a green lawn in home courtyard

A Beginner’s Guide to Lawn Care

picture of Samer A.
by Samer A.On May 25, 2023

If you are new to lawn care, you might feel overwhelmed by the amount of work and knowledge required to keep your grass green and healthy. But don’t worry, lawn care is not rocket science. With some basic tips and tools, you can transform your yard into a beautiful and inviting space. Here is a beginner’s guide to lawn care that covers the essentials of soil, grass, watering, mowing, fertilizing, weeding, and more.

Learn about your soil

Healthy soil is the foundation of a strong, healthy lawn. Soil provides nutrients, water, and air to the grass roots, so it is important to know what kind of soil you have and how to improve it. A soil test can reveal many details about your soil, such as its pH level, fertility level, organic matter percentage, and texture. You can get a soil test kit from a garden center or online, or send a sample to a laboratory for more accurate results.

A soil test can help you determine what kind of amendments or fertilizers you need to add to your soil to make it more suitable for grass growth. For example, if your soil is too acidic, you may need to add lime to raise the pH level. If your soil is too sandy, you may need to add compost or organic matter to improve its water retention and nutrient availability.

Know your grass

Knowing the type of grass you have is crucial because it will determine what kind of care is best for it. Grasses are divided into two main categories: cool-season and warm-season. Cool-season grasses grow best in regions with cold winters and mild summers, such as the northern half of the U.S and South-Eastern Canada (particularly in Ottawa and Toronto regions). Warm-season grasses grow best in regions with hot summers and mild winters, such as the southern half the U.S.

Some common cool-season grasses are Kentucky bluegrass, perennial ryegrass, fine fescue, and tall fescue. Some common warm-season grasses are Bermuda grass, zoysia grass, St. Augustine grass, and centipede grass.

Different types of grasses have different preferences for mowing height, watering frequency, fertilizing schedule, and weed control methods. For example, cool-season grasses need more water and fertilizer in the spring and fall, while warm-season grasses need more water and fertilizer in the summer. Cool-season grasses should be mowed higher than warm-season grasses to protect them from heat stress and drought.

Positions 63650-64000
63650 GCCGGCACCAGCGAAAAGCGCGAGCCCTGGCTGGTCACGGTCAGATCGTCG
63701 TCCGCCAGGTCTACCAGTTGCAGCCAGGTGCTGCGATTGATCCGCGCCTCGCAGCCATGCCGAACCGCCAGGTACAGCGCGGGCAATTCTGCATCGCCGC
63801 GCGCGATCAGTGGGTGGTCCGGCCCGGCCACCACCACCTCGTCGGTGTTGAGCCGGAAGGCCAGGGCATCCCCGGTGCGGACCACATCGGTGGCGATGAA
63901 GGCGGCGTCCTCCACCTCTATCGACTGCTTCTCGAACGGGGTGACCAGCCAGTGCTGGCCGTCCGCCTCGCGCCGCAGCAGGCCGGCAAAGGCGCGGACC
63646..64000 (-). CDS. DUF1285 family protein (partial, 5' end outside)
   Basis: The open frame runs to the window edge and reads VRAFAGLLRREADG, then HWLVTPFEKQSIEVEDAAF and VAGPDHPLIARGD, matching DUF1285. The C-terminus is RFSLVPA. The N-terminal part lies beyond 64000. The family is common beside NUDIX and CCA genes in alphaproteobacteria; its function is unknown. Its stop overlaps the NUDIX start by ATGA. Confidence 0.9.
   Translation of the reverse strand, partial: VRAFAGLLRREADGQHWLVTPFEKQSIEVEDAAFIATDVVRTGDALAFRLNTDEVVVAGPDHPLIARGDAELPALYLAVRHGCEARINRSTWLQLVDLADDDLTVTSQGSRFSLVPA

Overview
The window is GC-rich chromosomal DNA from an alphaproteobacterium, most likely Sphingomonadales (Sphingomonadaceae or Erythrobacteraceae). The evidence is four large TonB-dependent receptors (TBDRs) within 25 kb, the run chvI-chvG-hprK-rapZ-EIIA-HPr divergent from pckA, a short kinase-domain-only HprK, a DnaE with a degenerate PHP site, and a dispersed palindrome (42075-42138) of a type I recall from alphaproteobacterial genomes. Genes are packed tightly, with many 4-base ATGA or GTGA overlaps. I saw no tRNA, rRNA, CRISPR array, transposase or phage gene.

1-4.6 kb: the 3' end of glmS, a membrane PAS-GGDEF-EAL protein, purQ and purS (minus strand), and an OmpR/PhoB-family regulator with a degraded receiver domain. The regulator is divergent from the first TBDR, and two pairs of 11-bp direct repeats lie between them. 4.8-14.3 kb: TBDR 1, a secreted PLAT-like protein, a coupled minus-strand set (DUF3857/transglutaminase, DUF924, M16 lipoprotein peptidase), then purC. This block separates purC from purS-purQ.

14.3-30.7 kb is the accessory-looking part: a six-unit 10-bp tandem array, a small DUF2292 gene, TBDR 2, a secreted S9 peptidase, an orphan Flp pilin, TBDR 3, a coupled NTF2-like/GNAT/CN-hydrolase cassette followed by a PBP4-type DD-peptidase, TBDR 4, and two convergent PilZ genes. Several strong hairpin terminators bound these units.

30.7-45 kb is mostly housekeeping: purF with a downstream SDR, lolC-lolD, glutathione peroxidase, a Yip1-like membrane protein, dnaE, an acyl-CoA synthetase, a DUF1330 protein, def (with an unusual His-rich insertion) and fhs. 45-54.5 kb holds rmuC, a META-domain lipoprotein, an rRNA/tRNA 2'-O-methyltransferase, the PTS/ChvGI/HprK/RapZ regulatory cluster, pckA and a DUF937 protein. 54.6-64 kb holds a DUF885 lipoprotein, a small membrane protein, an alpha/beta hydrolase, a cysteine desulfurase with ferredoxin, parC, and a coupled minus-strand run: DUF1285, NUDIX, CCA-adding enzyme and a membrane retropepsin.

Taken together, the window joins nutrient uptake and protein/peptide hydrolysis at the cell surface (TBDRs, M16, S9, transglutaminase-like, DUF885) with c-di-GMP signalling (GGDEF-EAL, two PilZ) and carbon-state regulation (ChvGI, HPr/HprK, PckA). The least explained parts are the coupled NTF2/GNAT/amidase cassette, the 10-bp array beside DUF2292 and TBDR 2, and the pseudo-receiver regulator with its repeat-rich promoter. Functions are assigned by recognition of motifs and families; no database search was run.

Water your lawn

Watering your lawn is essential for keeping it green and healthy. Water helps the grass roots absorb nutrients from the soil and prevents them from drying out. However, watering too much or too little can also harm your lawn. Overwatering can cause fungal diseases, root rot, and weed growth. Underwatering can cause drought stress, wilting, browning, and thinning.

The best way to water your lawn is to follow the “deep and infrequent” rule. This means that you should water your lawn deeply enough to moisten the top six inches of the soil (where most of the grass roots are) but not so often that the soil stays wet all the time. A good rule of thumb is to water your lawn once or twice a week (depending on the weather and soil type) for about an inch of water each time.

You can use a rain gauge or a tuna can to measure how much water you are applying to your lawn. Place them in different spots on your lawn and check how long it takes to fill up with an inch of water. That’s how long you should run your sprinklers or hose for each watering session.

The best time to water your lawn is in the early morning (before 10 a.m.), when the temperature is cooler and the wind is calmer. This reduces water loss due to evaporation and allows the grass blades to dry off before nightfall (which prevents fungal diseases).

Mow at the right height

Mowing your lawn is not only for aesthetic purposes but also for health reasons. Mowing helps control weeds, improve air circulation, stimulate growth, and prevent diseases. However, mowing too high or too low can also damage your lawn. Mowing too high can cause thatch buildup (a layer of dead grass clippings that blocks water and air from reaching the soil) and make your lawn more susceptible to pests and diseases. Mowing too low can stress your grass by exposing its roots to heat and drought.

The ideal mowing height depends on the type of grass you have and the season. Generally, you should never cut more than one-third of the grass blade length at a time. This means you should adjust your mower height according to how fast your grass grows. For example, if your grass grows an inch per week, you should mow it every week to keep it three inches tall.